May I suggest a couple of books to you? The first is The Complete Roman Army by Adrian Goldswothy, Amazon price: $13.58
This is a fantastic book. It presents the Roman Army in a light that I have never before seen. Among other things, it presents the Romans as a people who fought their wars "to the knife" or to the destruction or absolute subjugation of their opponents. This was in a world of the Successor Kingdoms to Alexander where the various kings would send their professional mercenary armies out to fight set-piece battles and then retire to negotiate terms for the winners. This does explain much about why Hannibal never actually cut Rome down when he had the chance after Cannae. It was not in his culture to do so, he was waiting for Rome to come to the negotiating table like a civilized state. Good luck!! He got Publius Cornelius Scipio invading Africa and the head his brother, Hasdrubal, tossed into his camp instead. There are other equally good books by Goldsworthy.
Another is Rubicon: The Last Years of the Roman Republic by Tom Holland, Amazon price: $10.20. This is less a military history of the Civil Wars than a political history of the period of Roman history from the time of the Brothers Gracchi to the Battle of Actium in 31 BCE where Octavian and Agrippa beat Antony and Cleopatra, leaving Octavian to become the First Man (Princips) of Rome. Octavian may have been a sneaky bastard compared to Marcus Antonius but he was a political genius who put his great uncle, Caius Julius Caesar, in the shade for political smarts. The book charts the careers of the Gracchi, Marius, Sulla, Crassus, Pompey, Caesar, Antony, Octavian, and the assassins of Caesar. It is both political and somewhat gossipy. It is also a very good read. Holland's latest is also a very good read: Persian Fire: The First World Empire and the Battle for the West which charts the rise of the Persian Empire and the rise of Athens and Sparta and then brings them into their collision. I will tell you that Holland does not paint the Spartans nearly so prettily as the film, "300," does nor are his Persians anywhere near as dastardly. For the record, Sparta was a totalitarian state of the first water and that needs to be remembered. Yes, it was very instrumental in saving Western Civilization, but we need to not glorify them.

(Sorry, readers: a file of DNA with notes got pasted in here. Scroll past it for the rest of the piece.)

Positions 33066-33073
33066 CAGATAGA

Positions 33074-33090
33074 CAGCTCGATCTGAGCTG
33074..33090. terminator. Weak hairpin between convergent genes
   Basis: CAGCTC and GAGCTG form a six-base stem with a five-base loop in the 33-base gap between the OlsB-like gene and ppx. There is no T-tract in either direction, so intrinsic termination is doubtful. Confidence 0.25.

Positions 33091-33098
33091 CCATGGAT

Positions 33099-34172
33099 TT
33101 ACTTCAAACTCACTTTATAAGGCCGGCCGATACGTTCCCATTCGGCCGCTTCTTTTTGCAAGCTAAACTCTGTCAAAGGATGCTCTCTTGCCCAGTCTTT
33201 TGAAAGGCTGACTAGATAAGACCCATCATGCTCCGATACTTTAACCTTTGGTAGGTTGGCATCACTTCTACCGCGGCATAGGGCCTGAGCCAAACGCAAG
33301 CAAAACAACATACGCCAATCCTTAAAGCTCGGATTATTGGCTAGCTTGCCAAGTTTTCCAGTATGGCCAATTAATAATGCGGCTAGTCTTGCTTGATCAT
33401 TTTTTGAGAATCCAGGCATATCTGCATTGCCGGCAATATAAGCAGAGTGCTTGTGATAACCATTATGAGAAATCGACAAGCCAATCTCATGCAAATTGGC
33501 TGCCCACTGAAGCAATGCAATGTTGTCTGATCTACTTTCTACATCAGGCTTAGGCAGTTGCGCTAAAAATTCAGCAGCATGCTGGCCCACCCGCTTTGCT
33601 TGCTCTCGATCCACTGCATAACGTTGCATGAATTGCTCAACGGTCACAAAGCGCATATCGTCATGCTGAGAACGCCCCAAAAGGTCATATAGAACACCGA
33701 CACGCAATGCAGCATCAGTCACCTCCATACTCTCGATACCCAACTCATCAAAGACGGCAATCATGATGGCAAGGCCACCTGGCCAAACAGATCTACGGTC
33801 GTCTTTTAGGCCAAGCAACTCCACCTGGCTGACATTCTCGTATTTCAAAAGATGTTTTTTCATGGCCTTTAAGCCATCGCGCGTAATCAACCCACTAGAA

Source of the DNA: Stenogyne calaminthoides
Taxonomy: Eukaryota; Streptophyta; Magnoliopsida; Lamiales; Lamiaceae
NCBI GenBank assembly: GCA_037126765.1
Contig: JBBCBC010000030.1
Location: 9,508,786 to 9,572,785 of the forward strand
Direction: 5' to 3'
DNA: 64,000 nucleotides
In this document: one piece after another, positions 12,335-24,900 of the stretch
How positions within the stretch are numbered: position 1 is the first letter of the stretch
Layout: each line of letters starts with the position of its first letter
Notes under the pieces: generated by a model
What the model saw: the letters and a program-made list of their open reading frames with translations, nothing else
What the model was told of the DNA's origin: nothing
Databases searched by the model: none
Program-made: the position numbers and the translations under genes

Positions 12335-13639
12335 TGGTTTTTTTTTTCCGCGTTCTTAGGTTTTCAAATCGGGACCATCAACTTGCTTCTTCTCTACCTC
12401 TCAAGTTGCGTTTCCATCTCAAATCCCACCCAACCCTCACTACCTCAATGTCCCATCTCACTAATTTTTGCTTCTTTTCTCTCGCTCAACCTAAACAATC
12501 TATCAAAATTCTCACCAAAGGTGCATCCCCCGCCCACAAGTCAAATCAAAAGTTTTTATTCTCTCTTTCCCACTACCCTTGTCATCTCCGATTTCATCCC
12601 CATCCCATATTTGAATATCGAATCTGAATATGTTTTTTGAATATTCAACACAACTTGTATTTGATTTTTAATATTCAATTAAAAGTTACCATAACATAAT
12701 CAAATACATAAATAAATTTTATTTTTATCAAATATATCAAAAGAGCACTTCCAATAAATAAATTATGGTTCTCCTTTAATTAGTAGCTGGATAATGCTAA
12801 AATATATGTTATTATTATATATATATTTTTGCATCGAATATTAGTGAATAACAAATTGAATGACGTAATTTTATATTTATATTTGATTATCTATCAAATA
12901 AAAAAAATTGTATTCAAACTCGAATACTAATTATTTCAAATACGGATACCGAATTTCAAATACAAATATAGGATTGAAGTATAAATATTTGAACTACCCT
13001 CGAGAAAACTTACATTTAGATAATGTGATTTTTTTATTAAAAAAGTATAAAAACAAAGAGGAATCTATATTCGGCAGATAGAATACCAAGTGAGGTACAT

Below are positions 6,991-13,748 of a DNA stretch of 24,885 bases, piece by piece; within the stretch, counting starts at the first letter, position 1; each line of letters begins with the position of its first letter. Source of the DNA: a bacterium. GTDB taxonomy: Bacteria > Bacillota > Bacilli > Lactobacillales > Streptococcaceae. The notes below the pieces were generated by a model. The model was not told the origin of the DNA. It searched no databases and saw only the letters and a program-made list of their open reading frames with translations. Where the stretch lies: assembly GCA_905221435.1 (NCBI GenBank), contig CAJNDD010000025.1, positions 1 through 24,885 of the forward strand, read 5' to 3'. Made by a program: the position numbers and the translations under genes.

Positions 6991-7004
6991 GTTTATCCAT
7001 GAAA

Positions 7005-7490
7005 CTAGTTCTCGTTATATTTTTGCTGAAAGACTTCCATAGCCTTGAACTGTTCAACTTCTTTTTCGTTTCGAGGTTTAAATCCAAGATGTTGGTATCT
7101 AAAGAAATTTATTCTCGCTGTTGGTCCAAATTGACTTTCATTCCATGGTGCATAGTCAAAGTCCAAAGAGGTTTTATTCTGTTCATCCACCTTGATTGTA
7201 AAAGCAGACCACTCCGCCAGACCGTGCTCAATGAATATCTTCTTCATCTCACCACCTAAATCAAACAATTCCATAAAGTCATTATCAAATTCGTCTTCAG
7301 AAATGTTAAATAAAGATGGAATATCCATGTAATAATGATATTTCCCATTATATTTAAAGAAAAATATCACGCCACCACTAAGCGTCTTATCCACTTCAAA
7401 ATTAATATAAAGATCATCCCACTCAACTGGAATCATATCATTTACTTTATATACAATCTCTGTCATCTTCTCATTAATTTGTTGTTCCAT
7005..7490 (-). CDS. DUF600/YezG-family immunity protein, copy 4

Trying to Walk in the Light, Hugh
1 John 1:5